Bottom Shekel / Pocket Guide to Money Laundering

If you show up at your bank and ask to deposit say $100,000, in cash yet, somebody might get suspicious. Here are some options.

Say you're a politician, or at least, you make the front page. You might run a labor union or be a minister, and say your business suddenly lands envelopes stuffed with lovely bills in your lap. Shekels or dollars. What on earth are you going to do? If you show up at your bank and ask to deposit say $100,000, in cash yet, somebody might get suspicious. Here are some options.

1 Make contact, directly or through a close friend, with an active business that has lively turnover in cash, for example a grocery or restaurant. Give the envelope to the business owner and get a check in return. The restaurant owner can slip the contents of the envelope into his daily turnover without raising eyebrows and you can deposit the check in your account, claiming you sold him consulting services.

2 Go, directly or through a close friend, to an insurance company branch. Ask to buy a life insurance policy and deposit your $100,000. Let a couple of months pass, cancel the policy and withdraw the money. You'll get it in the form of a check from the insurance company, and you can sail off and deposit it at your bank.

3 (a) Go, directly or through a close friend, to a money changer. Use him to make an electronic deposit of the greenbacks you hold in some bank account abroad. Money changers have a lot of techniques like that.

3 (b) Go, directly or through a close friend, to a money changer. Give him the cash dollars and get his check. You can present that check to your bank as legitimate income for some licit deal or other.

4 Through your accountant or lawyer, set up a shelf company in an offshore tax shelter somewhere in the world. Make sure you control the company's shares, though these shares aren't registered in your name, and are held in trust by your number cruncher or ambulance chaser, Esq. They have a duty to respect confidentiality or be sued and, believe me, they won't be squealing so fast. In the future, you sell the company and post a "capital gains from an asset sale." Nobody at the bank will smell a rat.

5 Go, directly or through a close friend, to a broker. Invest your cash in a stock portfolio. Sell the portfolio after a few months and deposit the money in your bank, claiming you made a killing on the market.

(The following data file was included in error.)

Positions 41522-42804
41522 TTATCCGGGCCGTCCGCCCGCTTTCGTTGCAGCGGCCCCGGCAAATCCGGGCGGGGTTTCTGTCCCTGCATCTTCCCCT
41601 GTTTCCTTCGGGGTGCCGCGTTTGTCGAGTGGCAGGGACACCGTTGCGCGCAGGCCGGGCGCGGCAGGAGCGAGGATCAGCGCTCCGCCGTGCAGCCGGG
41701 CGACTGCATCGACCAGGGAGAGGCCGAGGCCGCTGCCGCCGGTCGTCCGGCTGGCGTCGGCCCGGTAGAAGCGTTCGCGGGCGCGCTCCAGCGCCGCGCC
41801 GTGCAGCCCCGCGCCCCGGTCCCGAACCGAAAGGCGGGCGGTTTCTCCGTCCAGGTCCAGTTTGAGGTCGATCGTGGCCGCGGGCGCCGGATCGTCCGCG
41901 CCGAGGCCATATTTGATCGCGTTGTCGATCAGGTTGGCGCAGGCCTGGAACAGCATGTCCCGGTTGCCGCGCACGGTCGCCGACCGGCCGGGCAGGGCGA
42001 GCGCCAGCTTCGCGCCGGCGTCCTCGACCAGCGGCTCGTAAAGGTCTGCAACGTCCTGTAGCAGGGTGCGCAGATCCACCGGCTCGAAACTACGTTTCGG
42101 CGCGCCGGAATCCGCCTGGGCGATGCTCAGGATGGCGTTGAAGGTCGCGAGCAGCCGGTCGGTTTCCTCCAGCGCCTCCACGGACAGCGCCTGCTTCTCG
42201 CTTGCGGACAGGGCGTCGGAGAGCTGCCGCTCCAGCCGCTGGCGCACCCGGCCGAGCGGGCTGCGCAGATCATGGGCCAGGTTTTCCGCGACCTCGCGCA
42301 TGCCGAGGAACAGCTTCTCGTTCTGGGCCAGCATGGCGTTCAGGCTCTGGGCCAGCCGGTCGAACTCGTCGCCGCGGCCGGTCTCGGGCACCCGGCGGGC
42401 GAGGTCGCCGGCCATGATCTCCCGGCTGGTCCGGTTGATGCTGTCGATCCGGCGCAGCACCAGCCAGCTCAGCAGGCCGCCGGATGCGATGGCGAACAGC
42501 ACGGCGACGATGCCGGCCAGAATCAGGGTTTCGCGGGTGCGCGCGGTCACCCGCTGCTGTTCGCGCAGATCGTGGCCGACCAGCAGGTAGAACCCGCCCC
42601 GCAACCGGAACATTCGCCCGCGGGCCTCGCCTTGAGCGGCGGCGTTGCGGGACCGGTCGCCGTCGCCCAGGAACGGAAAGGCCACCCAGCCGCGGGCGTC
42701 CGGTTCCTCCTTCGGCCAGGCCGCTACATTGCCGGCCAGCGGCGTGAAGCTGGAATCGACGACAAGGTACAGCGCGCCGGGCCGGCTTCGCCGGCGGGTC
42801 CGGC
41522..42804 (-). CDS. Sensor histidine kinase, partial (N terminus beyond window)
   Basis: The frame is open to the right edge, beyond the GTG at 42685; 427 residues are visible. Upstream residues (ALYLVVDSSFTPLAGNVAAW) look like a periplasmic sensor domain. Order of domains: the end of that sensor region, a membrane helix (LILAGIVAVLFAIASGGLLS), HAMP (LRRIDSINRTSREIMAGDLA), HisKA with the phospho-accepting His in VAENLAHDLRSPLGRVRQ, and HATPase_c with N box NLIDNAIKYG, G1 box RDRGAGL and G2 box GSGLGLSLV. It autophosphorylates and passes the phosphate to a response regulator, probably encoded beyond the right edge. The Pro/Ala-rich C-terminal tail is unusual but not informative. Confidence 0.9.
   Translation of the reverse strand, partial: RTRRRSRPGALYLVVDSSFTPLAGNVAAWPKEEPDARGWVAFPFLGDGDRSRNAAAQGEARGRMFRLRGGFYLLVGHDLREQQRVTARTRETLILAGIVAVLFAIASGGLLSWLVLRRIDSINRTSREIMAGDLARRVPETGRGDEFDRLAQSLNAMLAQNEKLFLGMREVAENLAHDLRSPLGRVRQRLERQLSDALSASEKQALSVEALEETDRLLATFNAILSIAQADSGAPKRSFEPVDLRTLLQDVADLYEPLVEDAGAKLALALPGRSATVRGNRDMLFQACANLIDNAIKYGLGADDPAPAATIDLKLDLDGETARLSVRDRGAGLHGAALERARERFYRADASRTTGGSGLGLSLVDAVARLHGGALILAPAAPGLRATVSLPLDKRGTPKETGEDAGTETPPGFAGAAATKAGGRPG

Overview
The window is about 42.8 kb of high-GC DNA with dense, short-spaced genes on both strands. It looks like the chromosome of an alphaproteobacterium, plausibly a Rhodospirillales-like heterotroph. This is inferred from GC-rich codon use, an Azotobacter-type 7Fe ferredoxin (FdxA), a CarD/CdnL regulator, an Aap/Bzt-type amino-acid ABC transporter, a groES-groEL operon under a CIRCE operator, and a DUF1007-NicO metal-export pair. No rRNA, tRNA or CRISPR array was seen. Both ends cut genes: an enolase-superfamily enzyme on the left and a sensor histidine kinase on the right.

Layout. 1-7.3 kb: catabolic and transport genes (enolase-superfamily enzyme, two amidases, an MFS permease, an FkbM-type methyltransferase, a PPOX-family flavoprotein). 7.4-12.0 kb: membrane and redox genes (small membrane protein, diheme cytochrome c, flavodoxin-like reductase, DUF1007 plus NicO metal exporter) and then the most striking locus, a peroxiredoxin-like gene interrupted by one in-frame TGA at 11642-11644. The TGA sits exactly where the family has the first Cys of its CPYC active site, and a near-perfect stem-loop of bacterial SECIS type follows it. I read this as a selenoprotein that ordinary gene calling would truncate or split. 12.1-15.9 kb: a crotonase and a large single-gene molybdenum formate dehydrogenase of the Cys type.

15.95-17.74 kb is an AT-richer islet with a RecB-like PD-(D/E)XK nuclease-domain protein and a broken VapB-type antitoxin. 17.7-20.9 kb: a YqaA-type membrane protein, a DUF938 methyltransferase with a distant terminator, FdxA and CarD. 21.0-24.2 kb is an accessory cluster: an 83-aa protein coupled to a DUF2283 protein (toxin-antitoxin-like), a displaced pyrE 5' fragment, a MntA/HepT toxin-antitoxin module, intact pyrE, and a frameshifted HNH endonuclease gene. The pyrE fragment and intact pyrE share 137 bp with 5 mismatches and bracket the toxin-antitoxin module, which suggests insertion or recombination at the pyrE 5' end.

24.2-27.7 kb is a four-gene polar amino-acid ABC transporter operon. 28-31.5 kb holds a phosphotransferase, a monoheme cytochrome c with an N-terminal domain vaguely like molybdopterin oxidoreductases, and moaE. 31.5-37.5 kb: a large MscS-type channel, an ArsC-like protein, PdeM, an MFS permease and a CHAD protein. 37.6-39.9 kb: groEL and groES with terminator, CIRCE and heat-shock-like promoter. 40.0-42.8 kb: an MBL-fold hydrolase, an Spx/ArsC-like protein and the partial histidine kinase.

And these are just a few examples of the ways you can turn that red-hot envelope of cash into profit as pure as the driven snow, safely nestling in you bank account.

True, turning black money into white is called money laundering. Since Israel passed anti-money laundering laws, at least some of these options should have been blocked before you. You can't just mosey into your bank and drop a pile of steaming cash on the counter without the bank telling the Money Laundering Prohibition Authority at the Justice Ministry.

Actions via brokers, money changers and insurance companies are also supposed to be reported to the authorities. In reality, it's doubtful whether all the brokers et al comply with the letter of the law, though surely the big ones do, especially when eyeing a briefcase stuffed with wads of roubles, francs of some sort, dollars and so on.

You can still operate through a friendly eatery or offshore company, though in Europe, those options are vanishing like the glaciers. Over there, financial brokers must report every unusual action you take. The European Court of Human Rights recently rejected a Belgian Bar Association argument that divulging information forced lawyers to break customer confidence. Confidentiality, ruled the court, is confined to representation in court, not to concocting weird and unwonderful deals for the client.

Israel, however, has yet to legislate any obligation for financial brokers to report suspect deals and apparently will shortly take arrows from the European regulators for that shortfall.

One other thing. Israel still has no duty to report an unusual action by so-called PEPs, or "politically exposed person."

Israel's banks need only report on suspicious acts by a foreign PEP who slinks into a branch with a suitcase full of cash and asks to deposit it. Under the rules, the banks don't have to report an Israeli PEP doing weird things in his account.

One has to wonder why the Knesset isn't applying PEP rules to local politicians.